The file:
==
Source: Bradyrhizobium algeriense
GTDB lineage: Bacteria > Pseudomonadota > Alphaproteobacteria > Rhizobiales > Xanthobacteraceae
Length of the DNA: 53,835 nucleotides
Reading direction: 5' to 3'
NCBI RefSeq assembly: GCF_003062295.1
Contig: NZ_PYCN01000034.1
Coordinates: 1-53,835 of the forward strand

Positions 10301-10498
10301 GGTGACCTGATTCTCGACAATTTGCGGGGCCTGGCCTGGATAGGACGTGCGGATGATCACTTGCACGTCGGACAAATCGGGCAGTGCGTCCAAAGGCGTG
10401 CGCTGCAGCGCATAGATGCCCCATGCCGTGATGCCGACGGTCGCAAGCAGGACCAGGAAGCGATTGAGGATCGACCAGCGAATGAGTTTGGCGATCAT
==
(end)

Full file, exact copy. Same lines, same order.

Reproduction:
Source: Bradyrhizobium algeriense
GTDB lineage: Bacteria > Pseudomonadota > Alphaproteobacteria > Rhizobiales > Xanthobacteraceae
Length of the DNA: 53,835 nucleotides
Reading direction: 5' to 3'
NCBI RefSeq assembly: GCF_003062295.1
Contig: NZ_PYCN01000034.1
Coordinates: 1-53,835 of the forward strand

Positions 10301-10498
10301 GGTGACCTGATTCTCGACAATTTGCGGGGCCTGGCCTGGATAGGACGTGCGGATGATCACTTGCACGTCGGACAAATCGGGCAGTGCGTCCAAAGGCGTG
10401 CGCTGCAGCGCATAGATGCCCCATGCCGTGATGCCGACGGTCGCAAGCAGGACCAGGAAGCGATTGAGGATCGACCAGCGAATGAGTTTGGCGATCAT